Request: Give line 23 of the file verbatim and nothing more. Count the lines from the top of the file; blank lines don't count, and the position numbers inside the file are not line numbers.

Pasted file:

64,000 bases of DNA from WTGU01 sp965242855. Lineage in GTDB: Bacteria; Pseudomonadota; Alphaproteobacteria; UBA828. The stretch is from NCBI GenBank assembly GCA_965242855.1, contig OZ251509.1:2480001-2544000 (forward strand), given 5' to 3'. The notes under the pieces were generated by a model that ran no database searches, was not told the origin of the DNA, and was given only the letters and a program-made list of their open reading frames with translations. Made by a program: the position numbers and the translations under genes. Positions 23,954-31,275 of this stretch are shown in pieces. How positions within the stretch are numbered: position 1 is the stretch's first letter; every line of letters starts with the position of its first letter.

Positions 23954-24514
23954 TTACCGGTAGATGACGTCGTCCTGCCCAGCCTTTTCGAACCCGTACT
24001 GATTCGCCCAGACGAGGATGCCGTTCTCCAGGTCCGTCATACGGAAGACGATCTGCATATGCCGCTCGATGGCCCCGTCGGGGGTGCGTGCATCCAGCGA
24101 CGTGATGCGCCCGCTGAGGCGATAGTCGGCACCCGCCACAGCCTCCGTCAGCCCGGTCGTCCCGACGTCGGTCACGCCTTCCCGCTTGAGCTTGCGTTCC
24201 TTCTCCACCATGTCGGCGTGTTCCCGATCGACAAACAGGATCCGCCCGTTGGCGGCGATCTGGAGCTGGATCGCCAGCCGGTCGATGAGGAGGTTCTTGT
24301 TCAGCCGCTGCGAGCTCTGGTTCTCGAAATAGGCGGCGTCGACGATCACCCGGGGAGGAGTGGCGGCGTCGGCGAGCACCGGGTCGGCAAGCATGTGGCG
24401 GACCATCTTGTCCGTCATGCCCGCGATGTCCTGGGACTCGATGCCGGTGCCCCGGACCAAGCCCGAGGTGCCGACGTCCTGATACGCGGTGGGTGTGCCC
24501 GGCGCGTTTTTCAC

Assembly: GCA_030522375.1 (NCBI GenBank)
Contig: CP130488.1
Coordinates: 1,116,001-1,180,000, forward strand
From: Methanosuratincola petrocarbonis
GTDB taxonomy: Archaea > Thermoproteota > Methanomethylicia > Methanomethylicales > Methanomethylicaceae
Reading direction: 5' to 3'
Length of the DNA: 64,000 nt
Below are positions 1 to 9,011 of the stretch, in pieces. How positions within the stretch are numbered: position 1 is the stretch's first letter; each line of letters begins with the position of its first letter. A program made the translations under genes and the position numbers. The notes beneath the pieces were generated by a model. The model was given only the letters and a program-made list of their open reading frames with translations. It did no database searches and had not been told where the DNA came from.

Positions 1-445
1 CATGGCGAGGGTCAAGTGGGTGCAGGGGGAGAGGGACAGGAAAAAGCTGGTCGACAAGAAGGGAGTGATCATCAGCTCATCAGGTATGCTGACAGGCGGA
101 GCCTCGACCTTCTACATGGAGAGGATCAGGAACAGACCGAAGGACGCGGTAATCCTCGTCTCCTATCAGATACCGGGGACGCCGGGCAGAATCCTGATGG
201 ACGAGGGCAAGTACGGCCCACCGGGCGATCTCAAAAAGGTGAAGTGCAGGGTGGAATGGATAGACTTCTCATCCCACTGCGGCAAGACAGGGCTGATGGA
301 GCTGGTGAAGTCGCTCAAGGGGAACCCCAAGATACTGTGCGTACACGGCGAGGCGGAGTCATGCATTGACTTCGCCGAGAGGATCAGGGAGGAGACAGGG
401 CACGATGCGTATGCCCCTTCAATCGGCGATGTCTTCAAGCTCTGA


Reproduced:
401 CACGATGCGTATGCCCCTTCAATCGGCGATGTCTTCAAGCTCTGA